SAHRC seeks Marikana funding solution

2013-08-20 08:00
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One year since Marikana

Co-workers and relatives of 34 miners shot dead by during the violent wage strikes a year ago gather in Marikana to mark the first anniversary of their deaths. See the pictures.

Johannesburg - The SA Human Rights Commission (SAHRC) and the Centre for Applied Legal Studies (CALS) are heartened by the Constitutional Court ruling in relation to the fairness of proceedings without funding for the injured and arrested Marikana miners.

"The SAHRC and CALS considers that there is a real risk of unfairness, and a real risk that the purpose of the commission will be compromised, if adequate legal representation is not afforded to the injured and arrested miners of Marikana," SAHRC spokesperson Wisani Baloyi said.

He said that while the court held that it did not have power to order the executive branch of government on how to deploy state resources, it recognised that "it would be commendable and fairer to the applicants that they be afforded legal representation at state expense in circumstances where state organs are given these privileges and where mining companies are able to afford the huge legal fees involved".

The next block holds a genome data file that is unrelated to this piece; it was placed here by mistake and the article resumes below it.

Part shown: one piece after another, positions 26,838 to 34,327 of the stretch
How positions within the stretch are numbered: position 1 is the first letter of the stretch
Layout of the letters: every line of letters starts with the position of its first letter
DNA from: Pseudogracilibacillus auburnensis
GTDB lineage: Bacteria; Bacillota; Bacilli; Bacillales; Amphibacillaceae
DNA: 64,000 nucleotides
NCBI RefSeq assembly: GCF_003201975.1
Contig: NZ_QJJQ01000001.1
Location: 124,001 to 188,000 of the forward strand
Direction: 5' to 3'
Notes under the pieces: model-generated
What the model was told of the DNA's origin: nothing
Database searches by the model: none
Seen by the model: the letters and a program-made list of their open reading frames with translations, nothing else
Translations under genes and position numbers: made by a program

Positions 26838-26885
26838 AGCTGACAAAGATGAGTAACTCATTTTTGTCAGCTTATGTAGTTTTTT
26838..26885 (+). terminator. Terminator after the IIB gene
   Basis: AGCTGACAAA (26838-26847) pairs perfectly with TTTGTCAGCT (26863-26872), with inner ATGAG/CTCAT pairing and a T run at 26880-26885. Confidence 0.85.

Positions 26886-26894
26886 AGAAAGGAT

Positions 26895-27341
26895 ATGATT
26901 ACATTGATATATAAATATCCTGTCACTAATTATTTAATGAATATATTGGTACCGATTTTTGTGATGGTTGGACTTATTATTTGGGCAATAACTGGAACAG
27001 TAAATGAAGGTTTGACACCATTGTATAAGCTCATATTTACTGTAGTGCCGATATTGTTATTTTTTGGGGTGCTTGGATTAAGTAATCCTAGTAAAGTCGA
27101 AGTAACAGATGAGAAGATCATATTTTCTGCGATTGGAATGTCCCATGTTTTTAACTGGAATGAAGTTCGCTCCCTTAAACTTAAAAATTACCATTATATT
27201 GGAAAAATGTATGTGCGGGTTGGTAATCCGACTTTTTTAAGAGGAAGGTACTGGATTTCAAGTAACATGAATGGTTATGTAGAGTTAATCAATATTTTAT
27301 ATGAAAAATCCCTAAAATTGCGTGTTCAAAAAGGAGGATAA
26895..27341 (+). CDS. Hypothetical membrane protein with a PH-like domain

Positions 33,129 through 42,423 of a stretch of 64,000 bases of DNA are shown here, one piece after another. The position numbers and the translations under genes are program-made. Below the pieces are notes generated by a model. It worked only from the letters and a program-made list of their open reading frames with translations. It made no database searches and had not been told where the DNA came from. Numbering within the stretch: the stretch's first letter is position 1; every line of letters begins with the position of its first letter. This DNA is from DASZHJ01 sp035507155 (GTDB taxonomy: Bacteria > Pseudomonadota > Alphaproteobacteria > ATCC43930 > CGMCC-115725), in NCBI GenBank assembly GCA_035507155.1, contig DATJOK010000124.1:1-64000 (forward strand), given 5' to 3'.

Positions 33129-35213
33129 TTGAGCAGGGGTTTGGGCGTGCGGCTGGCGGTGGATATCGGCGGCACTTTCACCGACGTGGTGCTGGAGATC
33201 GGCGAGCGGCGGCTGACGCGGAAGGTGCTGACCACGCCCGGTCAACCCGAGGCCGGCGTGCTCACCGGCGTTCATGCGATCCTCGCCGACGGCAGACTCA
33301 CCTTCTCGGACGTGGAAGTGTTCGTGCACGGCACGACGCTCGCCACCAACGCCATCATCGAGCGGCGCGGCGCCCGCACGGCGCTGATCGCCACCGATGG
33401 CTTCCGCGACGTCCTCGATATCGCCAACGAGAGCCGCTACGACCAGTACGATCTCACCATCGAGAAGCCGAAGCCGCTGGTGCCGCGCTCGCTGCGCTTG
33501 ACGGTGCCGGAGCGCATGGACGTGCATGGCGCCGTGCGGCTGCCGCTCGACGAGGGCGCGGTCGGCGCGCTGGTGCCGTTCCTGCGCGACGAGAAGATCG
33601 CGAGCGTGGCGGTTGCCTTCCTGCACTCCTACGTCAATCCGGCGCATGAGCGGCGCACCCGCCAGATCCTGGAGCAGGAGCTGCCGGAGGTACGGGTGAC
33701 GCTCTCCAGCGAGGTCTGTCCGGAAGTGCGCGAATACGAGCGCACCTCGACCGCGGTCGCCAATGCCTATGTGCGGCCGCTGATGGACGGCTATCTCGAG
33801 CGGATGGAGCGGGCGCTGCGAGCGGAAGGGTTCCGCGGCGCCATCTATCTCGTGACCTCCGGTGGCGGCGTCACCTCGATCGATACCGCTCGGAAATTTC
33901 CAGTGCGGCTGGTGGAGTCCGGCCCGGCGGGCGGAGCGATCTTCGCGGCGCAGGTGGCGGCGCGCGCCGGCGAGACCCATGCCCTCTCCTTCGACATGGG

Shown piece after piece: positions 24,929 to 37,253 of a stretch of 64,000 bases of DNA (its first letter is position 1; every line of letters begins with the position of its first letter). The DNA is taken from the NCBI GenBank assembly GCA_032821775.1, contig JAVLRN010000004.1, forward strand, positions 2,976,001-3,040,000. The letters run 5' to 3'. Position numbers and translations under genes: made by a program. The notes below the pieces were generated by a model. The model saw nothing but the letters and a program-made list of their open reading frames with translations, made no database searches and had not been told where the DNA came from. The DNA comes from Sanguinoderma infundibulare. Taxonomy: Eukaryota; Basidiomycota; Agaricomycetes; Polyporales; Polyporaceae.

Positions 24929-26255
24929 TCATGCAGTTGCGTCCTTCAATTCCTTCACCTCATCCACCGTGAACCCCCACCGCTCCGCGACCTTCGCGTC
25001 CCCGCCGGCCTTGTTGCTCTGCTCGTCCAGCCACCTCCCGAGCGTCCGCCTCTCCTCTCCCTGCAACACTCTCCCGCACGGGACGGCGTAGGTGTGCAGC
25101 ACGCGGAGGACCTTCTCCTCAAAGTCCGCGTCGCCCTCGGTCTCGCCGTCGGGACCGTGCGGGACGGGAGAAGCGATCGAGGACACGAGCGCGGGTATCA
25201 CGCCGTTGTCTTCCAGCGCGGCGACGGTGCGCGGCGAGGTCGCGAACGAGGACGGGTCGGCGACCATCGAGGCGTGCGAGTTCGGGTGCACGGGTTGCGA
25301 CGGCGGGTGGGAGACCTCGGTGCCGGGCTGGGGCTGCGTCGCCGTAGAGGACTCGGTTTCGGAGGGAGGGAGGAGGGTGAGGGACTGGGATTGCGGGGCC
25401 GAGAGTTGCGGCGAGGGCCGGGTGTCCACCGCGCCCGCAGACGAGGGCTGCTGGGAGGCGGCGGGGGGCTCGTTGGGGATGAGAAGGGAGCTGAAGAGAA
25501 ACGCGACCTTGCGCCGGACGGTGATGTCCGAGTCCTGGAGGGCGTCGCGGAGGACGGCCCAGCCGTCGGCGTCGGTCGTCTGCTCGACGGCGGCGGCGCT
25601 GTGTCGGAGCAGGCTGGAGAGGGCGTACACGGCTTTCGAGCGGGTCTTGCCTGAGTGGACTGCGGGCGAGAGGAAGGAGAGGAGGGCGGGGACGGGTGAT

With this in mind, the SAHRC and CALS remained hopeful that funding would be secured so that the Marikana Commission could resume and remain inclusive, providing a voice to some of those most affected by the tragedy at Marikana, Baloyi said.

Azapo reaction

Meanwhile, the Azanian People’s Organization (Azapo) expressed sadness at the ruling. The party accused the African National Congress of using apartheid-like tactics.

Spokesperson Funani ka Ntontela said the ANC government was not different from the apartheid National Party government.

"The Nationalist Party government would kill freedom fighters, then set up pseudo-commissions whose outcomes would be predetermined before the commission is established," he said.

He said the government would be pleased if the commission happened without public scrutiny and an outspoken legal team representing the miners.

"Initially, the legal team was funded, until somehow the funds dried up. The reality is, this government would be happy with the Commission happening without a noisy Dali Mpofu... happening in a dark corner," he said.

Ka Ntontela called on advocate Mpofu and other members of the legal team to embark on a public funding drive.

"There will be many countrymen and women who would be willing to pledge, as the public funded the court case against e-tolling. We call on Dali Mpofu to continue the fight until truth is out on the murder of miners by the ANC government," he said.

Read more on:    sahrc  |  azapo  |  marikana inquiry

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